What was the talk during the lunch break?
Nothing. We knew our job. We had to play out 50 overs and that is what all the batsmen were thinking of. Dav [Whatmore] has always told me: `Just stay there. The runs will come'. So there was no big strategy to discuss.

Talk us through your partnership with Habibul Bashar. Was there any plan to pace the run-chase?
When we started off, neither of us were even bothered about the total. We tried our best to stay there and play out 50 overs. That's all we told ourselves - don't get out. When I am well set I play the faster bowlers well while Bashar plays the spinners well. So we tried to rotate the strike that way. We had our share of luck too and suddenly at the end of the 34th over we realised we needed around 120 runs at a gettable run-rate. We also had wickets in hand so we decided to get to 160 at the 40-over mark because 90 runs in the last ten overs is manageable.

What about the Australian bowlers? How would you compare them to the England bowlers?
Both are very good but the England bowlers got some help from the pitch that was bouncy. Even during the Test matches, we found it difficult to adjust to the bouncy wickets. The Cardiff wicket was flat and had dried out so the Australians didn't get as much bounce. This pitch was more like pitches back home.



'We have improved in the last six months. If we continue in the same way, we can be a good team in 3-4 years' © Getty Images

When did you start feeling that you have a good chance to win?
When we needed 73 off 60 balls with seven wickets in hand, we knew we could do it. We also realised that we could do it without taking too much risks.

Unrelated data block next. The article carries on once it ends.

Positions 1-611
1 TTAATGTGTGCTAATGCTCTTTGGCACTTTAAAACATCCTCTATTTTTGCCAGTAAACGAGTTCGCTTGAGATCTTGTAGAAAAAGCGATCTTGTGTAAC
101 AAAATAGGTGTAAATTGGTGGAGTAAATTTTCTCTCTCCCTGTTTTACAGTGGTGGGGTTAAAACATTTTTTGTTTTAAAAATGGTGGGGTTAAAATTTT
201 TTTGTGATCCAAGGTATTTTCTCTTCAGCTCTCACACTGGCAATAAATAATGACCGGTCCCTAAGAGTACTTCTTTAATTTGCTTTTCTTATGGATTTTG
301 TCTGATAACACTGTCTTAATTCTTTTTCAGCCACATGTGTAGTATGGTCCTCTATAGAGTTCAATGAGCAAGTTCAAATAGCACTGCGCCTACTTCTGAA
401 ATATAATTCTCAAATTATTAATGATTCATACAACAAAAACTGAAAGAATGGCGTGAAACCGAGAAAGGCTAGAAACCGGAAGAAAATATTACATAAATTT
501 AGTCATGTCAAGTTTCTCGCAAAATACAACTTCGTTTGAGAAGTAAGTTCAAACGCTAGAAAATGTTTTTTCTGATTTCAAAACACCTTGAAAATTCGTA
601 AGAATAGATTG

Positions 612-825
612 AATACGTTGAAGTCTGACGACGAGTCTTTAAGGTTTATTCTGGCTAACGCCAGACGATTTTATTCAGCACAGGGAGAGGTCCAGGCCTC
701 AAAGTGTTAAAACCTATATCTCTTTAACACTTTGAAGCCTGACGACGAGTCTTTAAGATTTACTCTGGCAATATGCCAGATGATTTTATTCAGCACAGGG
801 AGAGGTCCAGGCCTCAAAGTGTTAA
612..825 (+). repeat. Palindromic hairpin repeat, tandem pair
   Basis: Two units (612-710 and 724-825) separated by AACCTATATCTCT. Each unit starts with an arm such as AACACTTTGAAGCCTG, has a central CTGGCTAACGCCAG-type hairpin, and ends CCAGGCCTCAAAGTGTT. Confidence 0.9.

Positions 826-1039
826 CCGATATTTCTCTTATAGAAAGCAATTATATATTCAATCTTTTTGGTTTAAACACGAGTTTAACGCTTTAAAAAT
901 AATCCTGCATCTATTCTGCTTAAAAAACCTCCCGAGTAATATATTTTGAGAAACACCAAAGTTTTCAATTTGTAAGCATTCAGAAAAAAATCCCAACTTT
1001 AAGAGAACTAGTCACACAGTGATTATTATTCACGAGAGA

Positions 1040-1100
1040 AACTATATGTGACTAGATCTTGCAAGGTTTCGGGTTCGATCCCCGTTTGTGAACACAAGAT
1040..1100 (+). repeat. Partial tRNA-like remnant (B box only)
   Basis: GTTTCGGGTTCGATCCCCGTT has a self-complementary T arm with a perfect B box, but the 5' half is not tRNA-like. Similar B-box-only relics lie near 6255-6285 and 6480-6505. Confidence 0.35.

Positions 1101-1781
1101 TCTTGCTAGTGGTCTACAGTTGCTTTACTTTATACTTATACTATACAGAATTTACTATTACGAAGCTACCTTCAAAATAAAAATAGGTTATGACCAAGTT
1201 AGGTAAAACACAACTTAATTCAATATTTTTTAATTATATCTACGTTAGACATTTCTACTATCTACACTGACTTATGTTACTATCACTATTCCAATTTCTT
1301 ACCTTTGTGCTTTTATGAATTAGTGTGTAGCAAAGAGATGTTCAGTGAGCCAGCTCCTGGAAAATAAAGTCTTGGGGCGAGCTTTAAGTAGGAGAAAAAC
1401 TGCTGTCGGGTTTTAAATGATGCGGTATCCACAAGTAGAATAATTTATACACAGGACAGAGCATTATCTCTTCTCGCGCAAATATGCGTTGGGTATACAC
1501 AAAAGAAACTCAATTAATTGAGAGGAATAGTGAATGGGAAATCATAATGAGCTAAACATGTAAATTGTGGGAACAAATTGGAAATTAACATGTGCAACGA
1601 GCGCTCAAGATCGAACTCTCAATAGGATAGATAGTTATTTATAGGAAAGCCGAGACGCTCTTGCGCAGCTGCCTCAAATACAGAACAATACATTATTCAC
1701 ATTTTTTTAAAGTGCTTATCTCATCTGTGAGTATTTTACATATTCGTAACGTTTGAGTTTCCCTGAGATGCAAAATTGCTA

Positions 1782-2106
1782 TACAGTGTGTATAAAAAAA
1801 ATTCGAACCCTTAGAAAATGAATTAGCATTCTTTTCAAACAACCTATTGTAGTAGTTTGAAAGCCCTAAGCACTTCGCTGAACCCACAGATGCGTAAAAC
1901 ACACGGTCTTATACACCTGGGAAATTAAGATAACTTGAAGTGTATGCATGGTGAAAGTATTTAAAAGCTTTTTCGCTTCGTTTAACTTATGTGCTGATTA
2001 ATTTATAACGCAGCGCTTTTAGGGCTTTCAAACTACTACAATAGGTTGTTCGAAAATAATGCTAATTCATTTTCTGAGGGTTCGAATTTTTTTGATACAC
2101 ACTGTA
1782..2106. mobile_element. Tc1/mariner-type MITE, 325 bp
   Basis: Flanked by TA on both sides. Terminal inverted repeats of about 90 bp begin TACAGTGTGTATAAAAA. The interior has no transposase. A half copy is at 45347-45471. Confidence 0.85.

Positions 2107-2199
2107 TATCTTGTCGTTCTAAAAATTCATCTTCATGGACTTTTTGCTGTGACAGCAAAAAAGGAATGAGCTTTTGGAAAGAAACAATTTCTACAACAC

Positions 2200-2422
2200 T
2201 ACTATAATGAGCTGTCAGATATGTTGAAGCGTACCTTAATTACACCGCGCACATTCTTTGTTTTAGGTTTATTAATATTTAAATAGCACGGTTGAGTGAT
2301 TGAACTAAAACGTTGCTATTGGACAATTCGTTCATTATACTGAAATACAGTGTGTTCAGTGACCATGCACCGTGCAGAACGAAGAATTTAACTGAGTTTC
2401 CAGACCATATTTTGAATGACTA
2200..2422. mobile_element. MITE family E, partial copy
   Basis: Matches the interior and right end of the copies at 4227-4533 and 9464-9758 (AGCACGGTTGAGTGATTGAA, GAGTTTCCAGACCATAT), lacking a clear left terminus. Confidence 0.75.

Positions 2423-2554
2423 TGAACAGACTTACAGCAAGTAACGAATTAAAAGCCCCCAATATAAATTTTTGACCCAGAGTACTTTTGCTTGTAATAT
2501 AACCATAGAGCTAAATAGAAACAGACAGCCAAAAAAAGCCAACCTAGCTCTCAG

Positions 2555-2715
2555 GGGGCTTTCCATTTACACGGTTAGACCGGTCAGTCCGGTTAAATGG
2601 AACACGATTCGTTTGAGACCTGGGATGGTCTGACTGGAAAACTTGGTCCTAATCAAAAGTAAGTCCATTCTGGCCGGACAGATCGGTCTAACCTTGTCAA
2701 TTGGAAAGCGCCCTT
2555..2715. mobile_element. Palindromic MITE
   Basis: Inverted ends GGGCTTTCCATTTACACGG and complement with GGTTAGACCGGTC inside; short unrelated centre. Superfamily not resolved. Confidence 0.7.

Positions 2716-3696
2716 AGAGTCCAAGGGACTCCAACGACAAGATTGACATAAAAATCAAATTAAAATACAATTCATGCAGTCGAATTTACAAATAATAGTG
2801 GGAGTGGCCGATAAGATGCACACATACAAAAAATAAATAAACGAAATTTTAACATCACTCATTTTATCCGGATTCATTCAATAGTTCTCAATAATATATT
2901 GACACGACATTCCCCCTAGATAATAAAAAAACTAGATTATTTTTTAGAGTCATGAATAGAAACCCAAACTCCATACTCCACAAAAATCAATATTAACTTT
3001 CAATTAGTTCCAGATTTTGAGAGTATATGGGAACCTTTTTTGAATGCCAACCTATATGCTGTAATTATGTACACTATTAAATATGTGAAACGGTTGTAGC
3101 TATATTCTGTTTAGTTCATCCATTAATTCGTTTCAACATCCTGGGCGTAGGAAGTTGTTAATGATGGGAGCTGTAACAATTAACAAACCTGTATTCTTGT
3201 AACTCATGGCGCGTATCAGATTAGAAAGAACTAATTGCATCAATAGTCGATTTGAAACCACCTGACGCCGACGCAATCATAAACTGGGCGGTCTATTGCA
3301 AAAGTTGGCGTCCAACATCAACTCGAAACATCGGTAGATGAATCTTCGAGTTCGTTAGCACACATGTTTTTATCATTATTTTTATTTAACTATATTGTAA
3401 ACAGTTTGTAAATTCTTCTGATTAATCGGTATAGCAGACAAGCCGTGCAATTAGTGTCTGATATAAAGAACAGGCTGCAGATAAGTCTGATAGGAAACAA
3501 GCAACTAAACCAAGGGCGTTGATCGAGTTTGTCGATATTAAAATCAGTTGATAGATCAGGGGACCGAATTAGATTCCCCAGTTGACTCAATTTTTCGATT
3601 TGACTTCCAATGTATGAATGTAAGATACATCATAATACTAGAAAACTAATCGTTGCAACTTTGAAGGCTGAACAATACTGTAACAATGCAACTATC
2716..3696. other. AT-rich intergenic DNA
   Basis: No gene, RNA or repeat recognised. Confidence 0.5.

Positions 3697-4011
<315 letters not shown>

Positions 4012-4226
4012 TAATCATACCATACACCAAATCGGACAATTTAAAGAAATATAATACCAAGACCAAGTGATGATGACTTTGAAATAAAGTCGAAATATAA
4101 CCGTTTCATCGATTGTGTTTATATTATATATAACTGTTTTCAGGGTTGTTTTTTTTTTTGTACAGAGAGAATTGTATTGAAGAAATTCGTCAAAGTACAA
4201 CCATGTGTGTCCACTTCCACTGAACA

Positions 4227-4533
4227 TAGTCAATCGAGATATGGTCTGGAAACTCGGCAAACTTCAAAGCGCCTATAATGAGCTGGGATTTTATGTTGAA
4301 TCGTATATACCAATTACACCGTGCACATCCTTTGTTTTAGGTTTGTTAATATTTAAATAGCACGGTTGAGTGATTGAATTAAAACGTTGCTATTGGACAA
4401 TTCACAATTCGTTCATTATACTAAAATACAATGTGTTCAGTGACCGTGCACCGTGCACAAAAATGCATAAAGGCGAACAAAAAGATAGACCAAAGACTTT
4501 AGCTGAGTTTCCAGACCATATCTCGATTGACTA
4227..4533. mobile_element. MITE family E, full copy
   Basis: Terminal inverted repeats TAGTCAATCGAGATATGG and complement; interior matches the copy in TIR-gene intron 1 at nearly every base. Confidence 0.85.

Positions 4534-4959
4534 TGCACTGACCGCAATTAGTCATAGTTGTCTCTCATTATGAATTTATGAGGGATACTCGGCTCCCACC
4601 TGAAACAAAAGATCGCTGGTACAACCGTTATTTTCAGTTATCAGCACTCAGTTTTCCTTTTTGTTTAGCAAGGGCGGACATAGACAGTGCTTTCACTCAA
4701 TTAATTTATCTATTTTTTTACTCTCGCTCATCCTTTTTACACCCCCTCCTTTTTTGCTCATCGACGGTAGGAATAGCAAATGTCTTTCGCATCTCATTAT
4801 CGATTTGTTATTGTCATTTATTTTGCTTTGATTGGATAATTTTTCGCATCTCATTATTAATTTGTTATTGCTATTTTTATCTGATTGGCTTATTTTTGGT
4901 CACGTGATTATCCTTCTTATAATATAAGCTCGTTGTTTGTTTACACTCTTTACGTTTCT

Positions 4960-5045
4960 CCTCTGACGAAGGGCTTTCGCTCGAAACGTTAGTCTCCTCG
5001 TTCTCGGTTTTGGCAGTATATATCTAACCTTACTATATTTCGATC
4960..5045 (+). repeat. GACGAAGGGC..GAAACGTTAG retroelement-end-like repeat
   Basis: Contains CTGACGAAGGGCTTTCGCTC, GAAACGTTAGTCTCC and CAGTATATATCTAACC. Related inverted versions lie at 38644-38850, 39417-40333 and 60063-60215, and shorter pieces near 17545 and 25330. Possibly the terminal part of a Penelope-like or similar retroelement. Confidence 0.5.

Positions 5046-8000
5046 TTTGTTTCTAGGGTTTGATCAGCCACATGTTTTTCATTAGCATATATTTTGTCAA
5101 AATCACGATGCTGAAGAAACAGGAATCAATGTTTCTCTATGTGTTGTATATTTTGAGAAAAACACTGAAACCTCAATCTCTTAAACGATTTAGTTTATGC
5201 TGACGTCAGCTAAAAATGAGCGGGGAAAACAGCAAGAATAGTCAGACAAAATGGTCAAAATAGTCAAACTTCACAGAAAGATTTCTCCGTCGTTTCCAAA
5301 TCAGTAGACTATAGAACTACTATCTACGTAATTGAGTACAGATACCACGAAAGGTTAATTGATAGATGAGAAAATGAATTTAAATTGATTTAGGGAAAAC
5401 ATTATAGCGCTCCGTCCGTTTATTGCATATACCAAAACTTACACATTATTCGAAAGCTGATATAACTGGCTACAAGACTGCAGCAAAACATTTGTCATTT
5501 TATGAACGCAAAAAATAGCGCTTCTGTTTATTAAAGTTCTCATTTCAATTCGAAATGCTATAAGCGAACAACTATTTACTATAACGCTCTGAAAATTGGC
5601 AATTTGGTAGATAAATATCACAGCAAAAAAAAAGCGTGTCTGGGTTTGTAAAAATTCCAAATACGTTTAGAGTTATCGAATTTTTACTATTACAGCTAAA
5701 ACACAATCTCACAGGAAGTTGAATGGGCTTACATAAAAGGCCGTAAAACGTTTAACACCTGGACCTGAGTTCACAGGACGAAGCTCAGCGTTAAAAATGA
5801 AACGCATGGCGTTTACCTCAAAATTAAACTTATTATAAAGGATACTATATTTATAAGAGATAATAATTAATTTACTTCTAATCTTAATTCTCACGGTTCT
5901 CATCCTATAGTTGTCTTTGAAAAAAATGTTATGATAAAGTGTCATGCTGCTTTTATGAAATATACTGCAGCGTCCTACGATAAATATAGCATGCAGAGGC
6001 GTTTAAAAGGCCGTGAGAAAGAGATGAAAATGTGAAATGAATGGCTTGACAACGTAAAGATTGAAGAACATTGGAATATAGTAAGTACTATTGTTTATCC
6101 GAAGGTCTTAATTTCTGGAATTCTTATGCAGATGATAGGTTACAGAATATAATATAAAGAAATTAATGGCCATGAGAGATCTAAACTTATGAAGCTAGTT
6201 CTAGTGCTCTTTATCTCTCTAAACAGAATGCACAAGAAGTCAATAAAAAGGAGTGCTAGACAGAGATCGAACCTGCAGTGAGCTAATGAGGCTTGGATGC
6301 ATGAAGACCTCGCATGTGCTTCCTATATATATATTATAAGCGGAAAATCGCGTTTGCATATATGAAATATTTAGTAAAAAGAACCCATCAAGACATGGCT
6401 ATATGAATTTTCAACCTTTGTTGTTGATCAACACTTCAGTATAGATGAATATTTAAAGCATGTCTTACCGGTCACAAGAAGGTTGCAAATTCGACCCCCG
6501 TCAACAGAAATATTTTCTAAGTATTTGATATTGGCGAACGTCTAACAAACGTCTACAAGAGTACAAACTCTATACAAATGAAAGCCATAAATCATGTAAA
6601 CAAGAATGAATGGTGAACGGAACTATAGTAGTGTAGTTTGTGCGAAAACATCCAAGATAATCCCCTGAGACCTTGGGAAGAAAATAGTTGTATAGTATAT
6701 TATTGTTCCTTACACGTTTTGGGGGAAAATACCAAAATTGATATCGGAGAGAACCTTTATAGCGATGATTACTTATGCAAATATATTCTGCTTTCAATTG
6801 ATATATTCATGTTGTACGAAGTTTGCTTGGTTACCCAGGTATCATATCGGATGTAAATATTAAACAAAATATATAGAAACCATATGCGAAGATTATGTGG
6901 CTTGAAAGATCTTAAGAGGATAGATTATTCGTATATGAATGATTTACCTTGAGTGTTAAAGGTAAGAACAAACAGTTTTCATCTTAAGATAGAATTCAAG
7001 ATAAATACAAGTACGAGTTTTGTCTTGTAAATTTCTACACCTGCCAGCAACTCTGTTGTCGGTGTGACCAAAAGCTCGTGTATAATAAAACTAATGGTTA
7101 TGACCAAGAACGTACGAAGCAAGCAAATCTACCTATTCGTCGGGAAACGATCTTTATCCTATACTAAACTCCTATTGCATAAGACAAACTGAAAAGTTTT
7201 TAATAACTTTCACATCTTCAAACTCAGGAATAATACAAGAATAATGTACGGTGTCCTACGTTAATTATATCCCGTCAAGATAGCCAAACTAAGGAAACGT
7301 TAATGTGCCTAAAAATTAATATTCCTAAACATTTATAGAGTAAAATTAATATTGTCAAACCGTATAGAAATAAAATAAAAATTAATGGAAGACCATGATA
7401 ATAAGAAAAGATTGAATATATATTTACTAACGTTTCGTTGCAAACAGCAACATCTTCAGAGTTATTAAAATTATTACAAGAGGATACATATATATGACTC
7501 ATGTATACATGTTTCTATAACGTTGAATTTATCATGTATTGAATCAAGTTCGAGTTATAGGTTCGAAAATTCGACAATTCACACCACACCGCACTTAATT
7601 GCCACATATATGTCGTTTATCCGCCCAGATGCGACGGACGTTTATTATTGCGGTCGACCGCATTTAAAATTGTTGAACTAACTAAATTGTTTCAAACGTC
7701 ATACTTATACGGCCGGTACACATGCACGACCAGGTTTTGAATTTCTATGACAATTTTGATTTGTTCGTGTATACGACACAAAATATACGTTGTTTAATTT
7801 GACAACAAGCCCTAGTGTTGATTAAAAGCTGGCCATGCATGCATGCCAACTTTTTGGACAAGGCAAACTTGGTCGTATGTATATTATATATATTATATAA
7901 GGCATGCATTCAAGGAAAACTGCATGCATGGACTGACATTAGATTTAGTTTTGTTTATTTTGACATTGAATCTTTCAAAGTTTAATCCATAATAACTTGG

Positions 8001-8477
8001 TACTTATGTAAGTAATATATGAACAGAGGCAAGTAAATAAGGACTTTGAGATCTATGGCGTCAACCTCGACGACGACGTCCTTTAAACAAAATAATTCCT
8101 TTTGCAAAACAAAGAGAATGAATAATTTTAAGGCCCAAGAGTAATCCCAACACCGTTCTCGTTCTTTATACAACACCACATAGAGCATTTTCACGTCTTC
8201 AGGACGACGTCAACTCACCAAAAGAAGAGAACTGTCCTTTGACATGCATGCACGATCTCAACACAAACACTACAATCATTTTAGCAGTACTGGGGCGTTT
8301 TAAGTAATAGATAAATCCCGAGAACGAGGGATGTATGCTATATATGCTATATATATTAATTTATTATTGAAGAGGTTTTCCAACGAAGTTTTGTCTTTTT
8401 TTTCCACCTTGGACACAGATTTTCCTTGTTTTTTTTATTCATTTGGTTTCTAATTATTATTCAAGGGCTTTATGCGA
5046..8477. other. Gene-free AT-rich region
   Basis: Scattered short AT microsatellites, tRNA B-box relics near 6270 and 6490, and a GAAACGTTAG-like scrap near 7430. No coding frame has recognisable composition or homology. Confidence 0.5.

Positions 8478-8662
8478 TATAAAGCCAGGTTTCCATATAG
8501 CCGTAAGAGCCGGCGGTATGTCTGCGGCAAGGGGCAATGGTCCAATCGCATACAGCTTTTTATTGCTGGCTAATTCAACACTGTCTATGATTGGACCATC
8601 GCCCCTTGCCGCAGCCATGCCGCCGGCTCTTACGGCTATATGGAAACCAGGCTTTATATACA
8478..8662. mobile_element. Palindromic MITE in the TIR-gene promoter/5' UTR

Can you tell us your thoughts once you reached your hundred
It was amazing. On the morning of the game, my spirits were low. I was going to play my 50th ODI and had made just four half-centuries. My average was not even 20. I felt I had not done anything in one-dayers. I had scored two hundreds in Tests, but nothing in one-dayers. My last half-century in ODIs was against Sri Lanka in Colombo nearly a year back. So I needed to prove something to myself. I later found out that only one other Bangladesh batsman had scored a one-day hundred [Mehrab Hossain]. And I had done it against Australia. I was in another world.

Where does the team go from here?
We are hoping to not repeat previous mistakes. We have won matches before, like beating Pakistan in 1999 and India last year, but have done badly in a series of matches after that. We need to be competitive throughout this series. That is the main thing. And with a bit of luck, who knows. We may even pull off one more.

How do you handle the pressure from the media and former players about Bangladesh's Test status?
It's tough on us. They are all great players but we are a young side. The average age of the Australian team is around 33. Our average age is around 22 so it will take some time. But in the last six months we have improved. We beat India in a one-dayer. We beat Zimbabwe in both Tests and one-dayers and now we beat Australia. If we gradually improve, we can be a good team in 3-4 years. Most of us are young, so with some experience we can win more often.

Siddhartha Vaidyanathan is staff writer of Cricinfo